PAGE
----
Title VII of the Civil Rights Act of 1964 protects workers against harassment based on gender, race, color, religion, and national origin. When you fall victim to sexual harassment at work, you may be confused about the next step. This article guides you on the best action to take. However, since the answer to this question depends on your unique circumstances, you may consult an attorney before making any final decisions. However, here are a few suggestions to get you going in the right direction.
- Document about it
You can start keeping track while you decide what else, if anything, you want to do. Victims must have some journal of the incidents that are happening. It’s terrible that these kinds of complaints allow the firm a little too much leeway. If you decide to file a sexual harassment complaint, it will help if you can specify the dates and the precise words or actions that constitute sexual harassment. Make a note every time someone rubs up against you at work or your supervisor makes a sexist remark in the break room. Women Employed, an advocacy and policy organization, suggests storing such records in a bound book at home (or elsewhere outside your office).
This will help you provide concrete examples of the harassment to your employer or the EEOC if you file a formal complaint. Moreover, if you consult a lawyer, you should keep records of relevant events. Even if you decide not to take any actions mentioned earlier, writing down your thoughts and considerations is a good idea.
- Do not entertain the behavior and let them know of it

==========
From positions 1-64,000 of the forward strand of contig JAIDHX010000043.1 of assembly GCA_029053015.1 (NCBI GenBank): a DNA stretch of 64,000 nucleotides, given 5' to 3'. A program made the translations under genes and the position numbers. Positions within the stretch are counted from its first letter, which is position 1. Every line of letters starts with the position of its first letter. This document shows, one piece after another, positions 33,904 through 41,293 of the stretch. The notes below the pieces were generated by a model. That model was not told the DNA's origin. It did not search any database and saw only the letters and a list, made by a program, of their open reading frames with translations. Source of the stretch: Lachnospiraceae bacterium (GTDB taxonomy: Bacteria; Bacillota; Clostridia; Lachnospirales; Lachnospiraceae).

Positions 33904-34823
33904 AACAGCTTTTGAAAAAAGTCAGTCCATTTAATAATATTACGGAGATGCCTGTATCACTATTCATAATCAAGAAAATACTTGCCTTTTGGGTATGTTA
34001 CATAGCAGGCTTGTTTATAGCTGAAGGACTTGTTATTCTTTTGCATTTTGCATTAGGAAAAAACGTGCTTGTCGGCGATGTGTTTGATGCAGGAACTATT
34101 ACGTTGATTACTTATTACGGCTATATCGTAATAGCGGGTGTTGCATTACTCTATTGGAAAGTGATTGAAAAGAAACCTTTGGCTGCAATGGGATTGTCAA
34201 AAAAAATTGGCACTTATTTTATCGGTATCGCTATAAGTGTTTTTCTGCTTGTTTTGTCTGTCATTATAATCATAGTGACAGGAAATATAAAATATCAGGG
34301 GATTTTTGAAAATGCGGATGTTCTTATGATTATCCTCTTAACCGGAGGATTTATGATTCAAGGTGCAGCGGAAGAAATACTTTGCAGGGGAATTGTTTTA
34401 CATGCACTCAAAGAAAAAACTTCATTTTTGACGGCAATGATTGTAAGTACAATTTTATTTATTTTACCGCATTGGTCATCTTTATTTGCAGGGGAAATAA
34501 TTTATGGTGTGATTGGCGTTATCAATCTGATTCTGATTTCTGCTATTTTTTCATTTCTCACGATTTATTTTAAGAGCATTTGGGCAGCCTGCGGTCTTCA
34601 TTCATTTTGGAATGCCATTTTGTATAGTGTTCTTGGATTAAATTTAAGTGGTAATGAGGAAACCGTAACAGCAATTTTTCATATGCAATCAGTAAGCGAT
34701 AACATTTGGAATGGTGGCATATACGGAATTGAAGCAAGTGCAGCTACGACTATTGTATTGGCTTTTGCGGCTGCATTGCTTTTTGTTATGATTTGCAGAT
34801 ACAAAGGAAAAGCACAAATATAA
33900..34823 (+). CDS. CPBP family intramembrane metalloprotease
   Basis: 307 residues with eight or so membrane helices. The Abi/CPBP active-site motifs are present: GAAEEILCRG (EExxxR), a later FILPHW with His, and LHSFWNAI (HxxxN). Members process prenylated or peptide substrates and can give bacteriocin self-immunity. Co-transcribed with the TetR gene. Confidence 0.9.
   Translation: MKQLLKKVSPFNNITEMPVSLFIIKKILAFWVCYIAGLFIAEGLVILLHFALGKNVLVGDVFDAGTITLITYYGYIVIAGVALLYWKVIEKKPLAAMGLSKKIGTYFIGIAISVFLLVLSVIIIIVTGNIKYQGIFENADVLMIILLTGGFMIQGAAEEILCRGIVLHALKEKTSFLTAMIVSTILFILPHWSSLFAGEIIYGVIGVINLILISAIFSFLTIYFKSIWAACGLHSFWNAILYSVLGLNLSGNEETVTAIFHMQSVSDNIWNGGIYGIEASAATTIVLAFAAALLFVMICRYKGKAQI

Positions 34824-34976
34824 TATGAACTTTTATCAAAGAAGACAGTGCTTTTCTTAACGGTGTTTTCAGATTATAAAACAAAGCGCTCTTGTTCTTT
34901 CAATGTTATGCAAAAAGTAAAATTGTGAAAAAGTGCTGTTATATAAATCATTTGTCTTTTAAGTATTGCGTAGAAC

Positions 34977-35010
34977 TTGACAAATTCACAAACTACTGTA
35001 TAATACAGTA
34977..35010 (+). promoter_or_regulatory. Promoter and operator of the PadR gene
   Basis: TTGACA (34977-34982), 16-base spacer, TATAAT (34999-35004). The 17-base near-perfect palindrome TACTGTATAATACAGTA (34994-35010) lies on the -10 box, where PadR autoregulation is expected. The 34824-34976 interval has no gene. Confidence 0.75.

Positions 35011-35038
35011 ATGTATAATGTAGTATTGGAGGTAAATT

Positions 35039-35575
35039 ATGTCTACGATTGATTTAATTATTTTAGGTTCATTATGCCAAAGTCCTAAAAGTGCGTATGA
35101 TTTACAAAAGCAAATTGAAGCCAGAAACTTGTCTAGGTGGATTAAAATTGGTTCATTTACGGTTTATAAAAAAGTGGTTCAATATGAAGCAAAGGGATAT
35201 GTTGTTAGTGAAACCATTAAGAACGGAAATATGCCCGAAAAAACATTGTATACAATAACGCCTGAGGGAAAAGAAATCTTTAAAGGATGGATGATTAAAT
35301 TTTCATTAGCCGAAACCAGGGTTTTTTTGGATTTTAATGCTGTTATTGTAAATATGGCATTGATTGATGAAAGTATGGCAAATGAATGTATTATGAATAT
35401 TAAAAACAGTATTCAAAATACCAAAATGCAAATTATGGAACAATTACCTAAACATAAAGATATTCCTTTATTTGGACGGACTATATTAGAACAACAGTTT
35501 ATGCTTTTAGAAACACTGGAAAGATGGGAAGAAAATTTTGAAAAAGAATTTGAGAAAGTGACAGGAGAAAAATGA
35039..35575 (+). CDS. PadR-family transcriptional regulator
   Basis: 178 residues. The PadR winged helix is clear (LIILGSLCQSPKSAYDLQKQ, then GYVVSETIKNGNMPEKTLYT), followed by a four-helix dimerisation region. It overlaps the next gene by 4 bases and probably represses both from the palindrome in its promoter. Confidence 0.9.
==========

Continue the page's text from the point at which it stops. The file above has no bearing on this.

If you feel comfortable doing so, you should clarify that the unwanted behavior constitutes sexual harassment. If you’re dealing with annoying or insulting conduct that isn’t necessarily predatory, give this a shot first.
For instance, you may tell them, “Such talk has no place in the office. The thought of it gives me the creeps. To put it bluntly, it makes the other ladies feel uneasy. Quite accomplishing that, thank you very much.”
“You need to change the way you talk to each other. Honestly, that isn’t very respectful—quite the opposite. Please change the tone of your voice.
I can’t see us being a couple.
Stop showering me with praise. It unpleasantly bothers me.”
Suppose you decide to file a formal complaint with your employer about the harassment later on. In that case, it will assist if you can honestly declare that you have already made it clear that the behavior is unacceptable and requested it to stop.
- Seek the Advice of Counsel
To report sexual harassment to your employer or file a charge with the EEOC, you technically do not need legal representation. However, you should consult an attorney from Tampa sexual harassment law firm if you are unsure of your rights, require clarification on whether or not a specific action constitutes sexual harassment, or are concerned that your employer may not react positively or constructively to your report.
Several businesses provide free consultations. Seek out lawyers who take on sexual harassment cases on the side of the plaintiffs or the victims rather than the defendants or employers. The American Bar Association, the National Employment Lawyers Association, and the non-profit Workplace Fairness publish lists of attorneys specializing in employment law. Equal Rights Advocates is only one of several advocacy groups that provide free consultations with attorneys and connections to other resources for those in need.
- Initiate an Alteration
In an ideal society, sexual harassment would be eliminated. Reports of sexual harassment would be investigated immediately, and the victim would suffer no repercussions. While the #MeToo movement has led to increased complaints filed with the Equal Employment Opportunity Commission (EEOC), and the conversation has evolved over the years, the reality is far from ideal.
To sum up, there are several factors to consider before reporting sexual harassment. But that’s no excuse for you to keep suffering through it. Now could be an excellent time to start looking for a new job so that you can hand in your notice and move on to something better, or if you’re in a position to do so financially, you could quit your current work and then start applying for other ones.